Chemical evolution took place on the early Earth before the biological one: Out of simple abiotic molecules, there emerged increasingly complex networks of chemical reactions and ultimately the first building blocks of life. Analogously to its biological counterpart, chemical evolution is based on the variation and selection of molecules, causing new functions to arise and spread. Although it is a major precondition for the emergence of life, it has been poorly understood heretofore at the molecular level of small organic molecules. A team led by LMU chemist Oliver Trapp has now found promising candidates for a prebiotic evolutionary system with the so-called imidazolidine-4-thione organocatalysts. As the researchers report in the journal Angewandte Chemie, these organocatalysts can dynamically change their composition and catalyze important steps on the path to life.
“When we investigated the formation of amino acids and byproducts under prebiotic conditions, we discovered that imidazolidine-4-thione organocatalysts also arise in considerable quantities,” explains Trapp. These catalysts form a group of cyclic compounds that are made up of various components and are able to continuously transform by means of reversible processes. Catalysts activate or facilitate reactions. Imidazolidine-4-thione organocatalysts are photochemically active and could have played an important role in the early days of our planet, as they catalyze essential reactions such as phosphorylation and are capable of synthesizing amino acid precursors.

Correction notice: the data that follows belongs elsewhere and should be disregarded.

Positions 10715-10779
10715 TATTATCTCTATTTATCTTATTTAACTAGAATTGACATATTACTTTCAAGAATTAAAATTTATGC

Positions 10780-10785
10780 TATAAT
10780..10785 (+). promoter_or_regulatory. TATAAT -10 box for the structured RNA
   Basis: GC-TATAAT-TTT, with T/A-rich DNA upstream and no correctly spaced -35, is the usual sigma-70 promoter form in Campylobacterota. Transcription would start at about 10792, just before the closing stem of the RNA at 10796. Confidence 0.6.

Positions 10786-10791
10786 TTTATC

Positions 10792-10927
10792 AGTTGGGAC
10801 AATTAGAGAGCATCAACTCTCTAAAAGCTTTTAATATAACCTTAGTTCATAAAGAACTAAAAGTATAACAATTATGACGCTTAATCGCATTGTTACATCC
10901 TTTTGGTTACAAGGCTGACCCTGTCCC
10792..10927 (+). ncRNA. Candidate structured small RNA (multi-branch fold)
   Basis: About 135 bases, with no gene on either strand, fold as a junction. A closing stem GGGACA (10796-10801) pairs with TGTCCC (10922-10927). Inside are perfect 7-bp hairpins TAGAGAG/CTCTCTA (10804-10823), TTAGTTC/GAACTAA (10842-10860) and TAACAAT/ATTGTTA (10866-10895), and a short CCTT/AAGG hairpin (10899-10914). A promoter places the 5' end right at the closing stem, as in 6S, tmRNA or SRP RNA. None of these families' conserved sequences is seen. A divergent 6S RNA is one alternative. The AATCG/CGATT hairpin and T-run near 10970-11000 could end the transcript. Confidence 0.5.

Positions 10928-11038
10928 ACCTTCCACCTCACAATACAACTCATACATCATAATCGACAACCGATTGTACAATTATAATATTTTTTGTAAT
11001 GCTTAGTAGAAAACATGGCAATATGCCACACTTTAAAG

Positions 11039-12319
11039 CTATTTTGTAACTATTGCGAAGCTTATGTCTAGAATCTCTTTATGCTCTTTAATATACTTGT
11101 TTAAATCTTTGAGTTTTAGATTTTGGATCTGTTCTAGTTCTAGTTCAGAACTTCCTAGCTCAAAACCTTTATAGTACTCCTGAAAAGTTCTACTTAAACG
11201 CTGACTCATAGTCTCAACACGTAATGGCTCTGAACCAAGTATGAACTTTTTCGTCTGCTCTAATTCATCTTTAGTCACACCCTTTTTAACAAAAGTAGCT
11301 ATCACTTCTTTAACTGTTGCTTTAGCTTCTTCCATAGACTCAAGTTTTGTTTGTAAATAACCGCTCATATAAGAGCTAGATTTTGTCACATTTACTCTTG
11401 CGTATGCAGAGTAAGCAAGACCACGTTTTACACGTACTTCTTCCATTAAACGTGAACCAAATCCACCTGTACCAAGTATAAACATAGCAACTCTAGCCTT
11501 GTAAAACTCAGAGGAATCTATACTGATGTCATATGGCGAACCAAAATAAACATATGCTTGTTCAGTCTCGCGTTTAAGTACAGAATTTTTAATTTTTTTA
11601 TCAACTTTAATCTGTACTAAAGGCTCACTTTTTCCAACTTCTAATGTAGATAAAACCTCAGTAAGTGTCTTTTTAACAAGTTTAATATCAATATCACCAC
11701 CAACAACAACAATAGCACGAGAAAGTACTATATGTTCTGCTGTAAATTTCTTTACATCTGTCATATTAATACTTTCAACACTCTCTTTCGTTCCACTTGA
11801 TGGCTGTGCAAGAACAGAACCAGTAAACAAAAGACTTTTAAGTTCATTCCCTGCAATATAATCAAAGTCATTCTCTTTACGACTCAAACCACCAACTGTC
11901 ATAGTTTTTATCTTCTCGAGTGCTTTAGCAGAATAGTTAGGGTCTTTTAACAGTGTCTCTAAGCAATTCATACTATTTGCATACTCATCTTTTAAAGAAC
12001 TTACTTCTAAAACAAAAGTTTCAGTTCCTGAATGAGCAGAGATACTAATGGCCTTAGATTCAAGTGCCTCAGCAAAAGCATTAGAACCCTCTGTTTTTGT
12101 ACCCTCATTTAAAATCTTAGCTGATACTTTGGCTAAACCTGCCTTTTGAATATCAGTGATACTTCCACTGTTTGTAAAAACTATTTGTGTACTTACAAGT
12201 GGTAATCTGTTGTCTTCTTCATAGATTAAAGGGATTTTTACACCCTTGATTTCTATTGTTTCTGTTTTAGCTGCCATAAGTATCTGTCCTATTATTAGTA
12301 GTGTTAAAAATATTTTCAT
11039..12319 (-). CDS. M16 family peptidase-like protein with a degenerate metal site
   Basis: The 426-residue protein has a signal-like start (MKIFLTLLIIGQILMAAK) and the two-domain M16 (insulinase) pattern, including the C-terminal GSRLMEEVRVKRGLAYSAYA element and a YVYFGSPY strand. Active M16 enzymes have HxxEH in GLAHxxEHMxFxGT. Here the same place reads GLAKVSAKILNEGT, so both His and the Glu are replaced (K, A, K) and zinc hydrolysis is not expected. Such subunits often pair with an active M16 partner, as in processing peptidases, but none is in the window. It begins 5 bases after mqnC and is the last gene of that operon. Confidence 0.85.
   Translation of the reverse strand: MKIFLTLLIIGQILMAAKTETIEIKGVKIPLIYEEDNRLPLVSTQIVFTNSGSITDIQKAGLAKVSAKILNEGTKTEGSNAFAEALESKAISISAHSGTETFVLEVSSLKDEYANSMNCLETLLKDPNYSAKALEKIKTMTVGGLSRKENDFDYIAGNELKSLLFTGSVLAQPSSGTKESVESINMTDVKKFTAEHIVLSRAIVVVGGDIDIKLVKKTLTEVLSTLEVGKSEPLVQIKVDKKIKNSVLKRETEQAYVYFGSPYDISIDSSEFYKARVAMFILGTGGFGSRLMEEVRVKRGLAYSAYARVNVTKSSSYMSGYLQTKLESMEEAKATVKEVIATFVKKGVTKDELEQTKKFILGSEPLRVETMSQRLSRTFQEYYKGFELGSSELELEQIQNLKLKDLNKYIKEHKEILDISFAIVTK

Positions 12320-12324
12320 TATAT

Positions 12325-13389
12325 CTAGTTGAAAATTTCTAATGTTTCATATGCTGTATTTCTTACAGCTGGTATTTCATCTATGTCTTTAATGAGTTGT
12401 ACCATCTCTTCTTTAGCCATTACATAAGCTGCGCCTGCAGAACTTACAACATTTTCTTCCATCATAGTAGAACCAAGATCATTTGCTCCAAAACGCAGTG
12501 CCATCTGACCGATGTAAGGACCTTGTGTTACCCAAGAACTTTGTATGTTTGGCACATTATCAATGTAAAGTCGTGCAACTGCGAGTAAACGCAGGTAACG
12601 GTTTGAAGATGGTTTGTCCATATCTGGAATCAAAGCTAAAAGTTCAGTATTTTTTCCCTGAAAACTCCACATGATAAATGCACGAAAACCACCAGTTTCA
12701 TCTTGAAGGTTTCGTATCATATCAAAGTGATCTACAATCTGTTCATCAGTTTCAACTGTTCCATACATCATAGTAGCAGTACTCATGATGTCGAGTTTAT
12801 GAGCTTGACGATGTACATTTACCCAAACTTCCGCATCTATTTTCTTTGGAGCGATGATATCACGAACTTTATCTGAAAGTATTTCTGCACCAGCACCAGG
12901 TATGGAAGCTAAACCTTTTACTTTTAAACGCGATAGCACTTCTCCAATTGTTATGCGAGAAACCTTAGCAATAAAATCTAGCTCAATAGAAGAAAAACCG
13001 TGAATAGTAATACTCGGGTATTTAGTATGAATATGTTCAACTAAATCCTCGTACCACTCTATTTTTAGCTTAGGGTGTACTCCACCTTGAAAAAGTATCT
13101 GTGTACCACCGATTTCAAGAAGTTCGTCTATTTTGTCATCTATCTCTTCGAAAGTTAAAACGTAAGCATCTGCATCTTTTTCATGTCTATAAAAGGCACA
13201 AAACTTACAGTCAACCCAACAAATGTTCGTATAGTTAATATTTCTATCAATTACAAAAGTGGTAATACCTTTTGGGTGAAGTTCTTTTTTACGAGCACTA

“With our experiments, we were able to demonstrate that these catalysts actually can go through an evolution at molecular level,” says Trapp. “Surprisingly, they can change the building blocks out of which they are made. Furthermore, they can incorporate and expel these modified building blocks and thus go through a genuine mutation.” The catalysts adapt to their environment; that is, under different conditions, various species with different catalytic characteristics are formed. This immediately opens up the possibility of multiple reaction paths for the transformation of abiotic material into functional biomolecules. As such, in the view of the authors, these organocatalysts could in fact have played an important role on the early Earth by supporting and catalyzing the development to our current biosystem.